“This year has seen record spending on feature films and high-end TV, we help to provide the talent that makes that possible and our development of The Northern Studios will provide essential regional infrastructure to ensure that growth happens in this region.

“We are delighted with the BBC’s announcement to invest in the creative industries and training in the North-East. We look forward to a region-wide partnership that will see the region take its rightful place on our screens.

“We know there is a wonderful community of amazing talent, creativity, ambition and a new generation of talented and skilled young people who are eager to make their mark in this region. This investment will further develop the essential infrastructure for the booming creative screen industries in the North East.”  

Nina Yoxall, Studio Manager at The Northern Film & TV Studio, the North-East’s only large-scale commercial film and television production and studio complex, said: “Having worked in the television industry for over twenty years, I understand the importance of supporting the growth of talent, filming and production in the regions.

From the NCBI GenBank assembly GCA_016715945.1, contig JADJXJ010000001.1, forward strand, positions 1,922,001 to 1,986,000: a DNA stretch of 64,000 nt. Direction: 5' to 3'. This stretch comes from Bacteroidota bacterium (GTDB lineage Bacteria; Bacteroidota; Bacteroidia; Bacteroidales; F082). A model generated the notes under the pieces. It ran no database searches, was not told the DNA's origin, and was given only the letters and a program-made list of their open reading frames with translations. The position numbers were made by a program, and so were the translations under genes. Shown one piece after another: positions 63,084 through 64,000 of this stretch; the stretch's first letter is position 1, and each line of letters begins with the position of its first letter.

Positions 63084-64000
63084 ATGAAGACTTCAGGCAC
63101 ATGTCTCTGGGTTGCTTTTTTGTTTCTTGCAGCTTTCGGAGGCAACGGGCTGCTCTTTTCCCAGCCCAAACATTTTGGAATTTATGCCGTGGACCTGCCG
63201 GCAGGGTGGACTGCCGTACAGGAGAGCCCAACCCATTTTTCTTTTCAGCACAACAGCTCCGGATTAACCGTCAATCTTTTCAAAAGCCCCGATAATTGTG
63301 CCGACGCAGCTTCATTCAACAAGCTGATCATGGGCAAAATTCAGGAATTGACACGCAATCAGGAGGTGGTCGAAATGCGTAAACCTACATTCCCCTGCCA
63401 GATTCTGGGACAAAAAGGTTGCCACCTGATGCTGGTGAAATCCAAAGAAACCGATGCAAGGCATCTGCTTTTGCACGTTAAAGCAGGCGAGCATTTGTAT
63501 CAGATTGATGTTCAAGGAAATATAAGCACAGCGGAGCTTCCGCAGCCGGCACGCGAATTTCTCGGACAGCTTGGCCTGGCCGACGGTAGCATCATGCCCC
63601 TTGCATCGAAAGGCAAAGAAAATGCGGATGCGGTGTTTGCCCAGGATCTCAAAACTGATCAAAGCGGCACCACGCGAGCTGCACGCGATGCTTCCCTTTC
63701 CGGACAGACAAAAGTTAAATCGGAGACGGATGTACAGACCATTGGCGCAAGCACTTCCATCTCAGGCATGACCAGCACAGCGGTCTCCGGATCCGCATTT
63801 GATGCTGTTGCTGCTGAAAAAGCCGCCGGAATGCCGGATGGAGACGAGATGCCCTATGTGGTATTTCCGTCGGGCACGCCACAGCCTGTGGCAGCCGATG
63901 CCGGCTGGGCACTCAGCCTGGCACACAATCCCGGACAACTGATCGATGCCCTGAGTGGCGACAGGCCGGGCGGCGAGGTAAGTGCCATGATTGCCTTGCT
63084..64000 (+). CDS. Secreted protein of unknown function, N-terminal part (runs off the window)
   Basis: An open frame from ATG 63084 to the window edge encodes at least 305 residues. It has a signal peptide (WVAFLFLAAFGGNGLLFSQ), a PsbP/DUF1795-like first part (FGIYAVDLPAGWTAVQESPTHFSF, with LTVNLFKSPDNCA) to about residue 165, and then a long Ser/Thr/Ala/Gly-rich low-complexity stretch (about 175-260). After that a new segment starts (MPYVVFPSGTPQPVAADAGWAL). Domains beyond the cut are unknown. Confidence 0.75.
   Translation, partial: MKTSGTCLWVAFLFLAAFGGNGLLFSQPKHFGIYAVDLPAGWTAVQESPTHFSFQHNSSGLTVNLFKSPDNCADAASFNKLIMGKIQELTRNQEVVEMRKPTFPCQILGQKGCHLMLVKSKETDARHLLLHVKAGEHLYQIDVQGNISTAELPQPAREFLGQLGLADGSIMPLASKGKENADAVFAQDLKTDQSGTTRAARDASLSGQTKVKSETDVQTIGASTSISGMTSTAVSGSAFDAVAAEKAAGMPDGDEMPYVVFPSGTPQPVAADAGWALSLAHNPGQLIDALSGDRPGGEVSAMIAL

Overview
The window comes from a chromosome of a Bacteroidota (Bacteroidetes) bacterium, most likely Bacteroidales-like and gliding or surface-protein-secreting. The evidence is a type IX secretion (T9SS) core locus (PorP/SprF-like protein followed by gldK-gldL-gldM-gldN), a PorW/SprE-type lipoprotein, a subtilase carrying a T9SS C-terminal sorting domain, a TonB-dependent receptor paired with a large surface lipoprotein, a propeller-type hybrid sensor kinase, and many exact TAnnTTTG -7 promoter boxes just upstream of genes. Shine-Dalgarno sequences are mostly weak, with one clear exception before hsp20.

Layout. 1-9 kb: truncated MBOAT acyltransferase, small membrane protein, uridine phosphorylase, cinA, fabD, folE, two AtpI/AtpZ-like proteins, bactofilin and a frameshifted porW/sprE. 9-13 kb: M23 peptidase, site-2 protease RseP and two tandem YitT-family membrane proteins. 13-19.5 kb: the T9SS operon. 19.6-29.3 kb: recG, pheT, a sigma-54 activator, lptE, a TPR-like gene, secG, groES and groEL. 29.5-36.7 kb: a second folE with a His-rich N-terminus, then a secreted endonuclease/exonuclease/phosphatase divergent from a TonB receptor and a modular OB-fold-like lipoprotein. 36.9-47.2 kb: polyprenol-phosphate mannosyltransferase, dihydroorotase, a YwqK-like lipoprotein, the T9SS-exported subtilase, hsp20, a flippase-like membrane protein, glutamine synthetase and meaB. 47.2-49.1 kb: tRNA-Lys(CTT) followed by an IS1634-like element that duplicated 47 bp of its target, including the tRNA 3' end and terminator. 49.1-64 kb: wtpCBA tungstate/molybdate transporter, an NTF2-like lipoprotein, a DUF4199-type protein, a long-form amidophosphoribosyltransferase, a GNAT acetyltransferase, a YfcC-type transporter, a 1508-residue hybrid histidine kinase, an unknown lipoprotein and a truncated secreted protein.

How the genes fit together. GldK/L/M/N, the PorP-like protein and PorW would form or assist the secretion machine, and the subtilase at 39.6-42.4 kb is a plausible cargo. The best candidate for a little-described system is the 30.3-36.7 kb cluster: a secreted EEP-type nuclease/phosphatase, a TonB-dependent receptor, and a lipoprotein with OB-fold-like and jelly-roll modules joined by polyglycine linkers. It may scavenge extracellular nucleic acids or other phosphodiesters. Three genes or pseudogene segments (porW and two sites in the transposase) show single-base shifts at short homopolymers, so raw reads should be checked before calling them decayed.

“The Northern Film & TV Studios are set to provide much-needed large-scale studio space in the region alongside some of the most stunning natural outdoor shoot locations in the country.  

“As a teenager growing up in Teesside, it didn’t feel possible to pursue a career in the TV industry without making the move to London.  

“This investment, alongside the development of new production facilities, such as the Studios, will help create jobs and opportunities for our homegrown talent trying to establish their careers in the screen sector.  

“It feels like an incredibly exciting time for the region.”